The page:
Dr. Melitta Schachner, New Jersey Professor of Spinal Cord Research and a research teaching professor at Rutgers, the State University of New Jersey, is a world-renowned pioneer in molecular and cellular neurobiology. Dr. Schachner received her Bachelor and Masters degrees from the University of Tuebingen, and a Doctorate in molecular biology from the Max Planck Institute for Biochemistry, Munich, Germany, after having received a Fulbright stipend for her undergraduate studies in the US. She was a summer student at the Institute de Biologie Physicochimique in Paris, France, with François Gros, and at the California Institute of Technology, Pasadena, California, USA, with Max Delbrueck. She was awarded a post-doctoral fellowship by the German Research Foundation for work at Harvard Medical School, Boston, Massachusetts. During this time period she was on leave to do research at Sloan Kettering Institute in New York. She was an instructor and assistant professor at Harvard Medical School and then became the first chair of neurobiology in Germany at the University of Heidelberg. She established a new department of neurobiology at the Swiss Federal Institute of Technology, Zurich, Switzerland, and became its first chair. She then became chair of the Institute for Biosynthesis of Neural Structures at the Centre of Molecular Neurobiology at the University of Hamburg, Germany. In 2004, she became the first recipient of a named chair awarded by the New Jersey Commission on Spinal Cord Research. She became a member of the German Academy of Science in 2010. In 2015 the University of Heidelberg in Germany awarded a Honorary Doctorate. Dr. Schachner is ranked third most prominent in natural sciences by Wiley China. Her Hirsch factor was 124 in January 2019.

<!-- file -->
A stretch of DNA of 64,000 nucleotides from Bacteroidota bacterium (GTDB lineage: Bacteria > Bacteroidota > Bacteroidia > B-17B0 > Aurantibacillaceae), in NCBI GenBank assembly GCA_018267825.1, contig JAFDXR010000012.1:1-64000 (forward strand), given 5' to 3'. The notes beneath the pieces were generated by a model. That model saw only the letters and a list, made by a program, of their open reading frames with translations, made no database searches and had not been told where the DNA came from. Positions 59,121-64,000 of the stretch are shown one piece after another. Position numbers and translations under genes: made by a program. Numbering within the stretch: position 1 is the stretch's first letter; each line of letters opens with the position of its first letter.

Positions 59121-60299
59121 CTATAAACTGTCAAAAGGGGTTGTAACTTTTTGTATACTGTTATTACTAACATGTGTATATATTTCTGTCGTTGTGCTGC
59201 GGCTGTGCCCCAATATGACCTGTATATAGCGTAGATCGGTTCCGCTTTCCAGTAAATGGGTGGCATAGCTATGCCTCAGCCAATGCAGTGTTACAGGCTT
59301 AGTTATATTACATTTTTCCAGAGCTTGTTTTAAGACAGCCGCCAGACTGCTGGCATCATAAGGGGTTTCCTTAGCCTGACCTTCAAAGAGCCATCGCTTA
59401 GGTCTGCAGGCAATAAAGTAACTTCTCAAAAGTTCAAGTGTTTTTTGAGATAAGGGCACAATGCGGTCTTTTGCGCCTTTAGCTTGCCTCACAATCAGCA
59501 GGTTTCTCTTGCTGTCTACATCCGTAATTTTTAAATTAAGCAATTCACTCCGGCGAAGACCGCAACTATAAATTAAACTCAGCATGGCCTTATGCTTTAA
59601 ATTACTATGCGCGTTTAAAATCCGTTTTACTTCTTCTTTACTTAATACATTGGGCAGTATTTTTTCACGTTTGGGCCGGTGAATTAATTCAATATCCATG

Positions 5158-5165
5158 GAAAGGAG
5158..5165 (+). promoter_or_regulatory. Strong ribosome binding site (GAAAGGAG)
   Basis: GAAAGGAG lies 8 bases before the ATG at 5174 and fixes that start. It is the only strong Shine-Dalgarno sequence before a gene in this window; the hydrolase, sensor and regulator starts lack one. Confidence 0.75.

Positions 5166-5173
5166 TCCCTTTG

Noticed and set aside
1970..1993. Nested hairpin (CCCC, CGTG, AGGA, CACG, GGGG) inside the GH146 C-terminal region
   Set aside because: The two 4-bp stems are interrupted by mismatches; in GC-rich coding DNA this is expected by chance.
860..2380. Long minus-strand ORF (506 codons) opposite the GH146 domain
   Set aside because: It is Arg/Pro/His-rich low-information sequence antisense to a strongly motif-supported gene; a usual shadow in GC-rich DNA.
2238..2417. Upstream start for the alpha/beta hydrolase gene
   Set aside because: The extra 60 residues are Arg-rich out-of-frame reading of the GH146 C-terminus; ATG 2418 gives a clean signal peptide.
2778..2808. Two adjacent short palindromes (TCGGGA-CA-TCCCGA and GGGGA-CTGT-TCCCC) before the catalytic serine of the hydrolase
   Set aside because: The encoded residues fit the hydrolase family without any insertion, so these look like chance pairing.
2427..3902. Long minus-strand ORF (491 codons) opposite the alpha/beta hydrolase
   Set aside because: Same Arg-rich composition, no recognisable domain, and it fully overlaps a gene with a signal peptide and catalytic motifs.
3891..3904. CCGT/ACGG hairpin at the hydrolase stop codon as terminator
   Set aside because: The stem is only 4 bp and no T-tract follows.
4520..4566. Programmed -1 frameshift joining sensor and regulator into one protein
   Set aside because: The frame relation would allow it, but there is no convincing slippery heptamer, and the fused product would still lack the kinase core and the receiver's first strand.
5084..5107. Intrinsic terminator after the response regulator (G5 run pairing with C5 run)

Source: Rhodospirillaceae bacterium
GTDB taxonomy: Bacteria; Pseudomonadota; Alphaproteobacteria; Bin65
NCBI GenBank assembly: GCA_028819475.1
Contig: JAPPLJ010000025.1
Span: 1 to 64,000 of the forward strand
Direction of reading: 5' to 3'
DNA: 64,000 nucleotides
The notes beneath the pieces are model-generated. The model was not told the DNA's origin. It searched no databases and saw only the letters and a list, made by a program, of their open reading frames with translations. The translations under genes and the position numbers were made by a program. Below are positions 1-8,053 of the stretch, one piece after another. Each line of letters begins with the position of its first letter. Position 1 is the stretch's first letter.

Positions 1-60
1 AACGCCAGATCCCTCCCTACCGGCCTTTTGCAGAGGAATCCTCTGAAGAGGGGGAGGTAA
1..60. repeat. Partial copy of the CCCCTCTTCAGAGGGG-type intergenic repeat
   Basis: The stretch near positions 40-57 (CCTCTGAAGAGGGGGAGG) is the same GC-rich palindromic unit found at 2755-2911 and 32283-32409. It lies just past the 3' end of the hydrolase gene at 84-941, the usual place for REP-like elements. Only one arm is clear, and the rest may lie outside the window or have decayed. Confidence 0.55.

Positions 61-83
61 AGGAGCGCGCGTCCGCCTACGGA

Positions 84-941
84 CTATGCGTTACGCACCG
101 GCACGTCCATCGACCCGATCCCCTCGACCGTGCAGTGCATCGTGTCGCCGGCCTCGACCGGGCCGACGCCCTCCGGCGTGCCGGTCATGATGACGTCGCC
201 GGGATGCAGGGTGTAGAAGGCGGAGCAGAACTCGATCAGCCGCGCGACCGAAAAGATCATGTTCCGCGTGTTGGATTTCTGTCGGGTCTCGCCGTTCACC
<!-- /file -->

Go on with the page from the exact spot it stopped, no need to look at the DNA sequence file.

Dr. Schachner discovered several seminal adhesion molecules important in the development of the nervous system, such as L1, CHL1 and the tenascins. She was among the first to recognize the importance of the functions of carbohydrates in cell recognition, being able to fine-tune cell interactions in the nervous system. One of many outstanding achievements was the discovery of signal transduction mechanisms mediated by recognition molecules expressed at the cell surface. Another important achievement was the finding that recognition molecules are important not only for nervous system development, but are also instrumental in regeneration after nervous system lesions and in shaping the activity of synapses. She was first to generate a knockout mutant for a neural recognition molecule, the P0 immunoglobulin-superfamily member involved in myelination in the peripheral nervous system. This study was seminal for the investigation of nervous system diseases.
A prolific researcher and writer, Dr. Schachner has published more than 800 articles in highly regarded journals. She has served on many academic and research boards. She is regarded internationally as one of the most successful women in neuroscience and is among the hundred most cited neuroscientists in the world.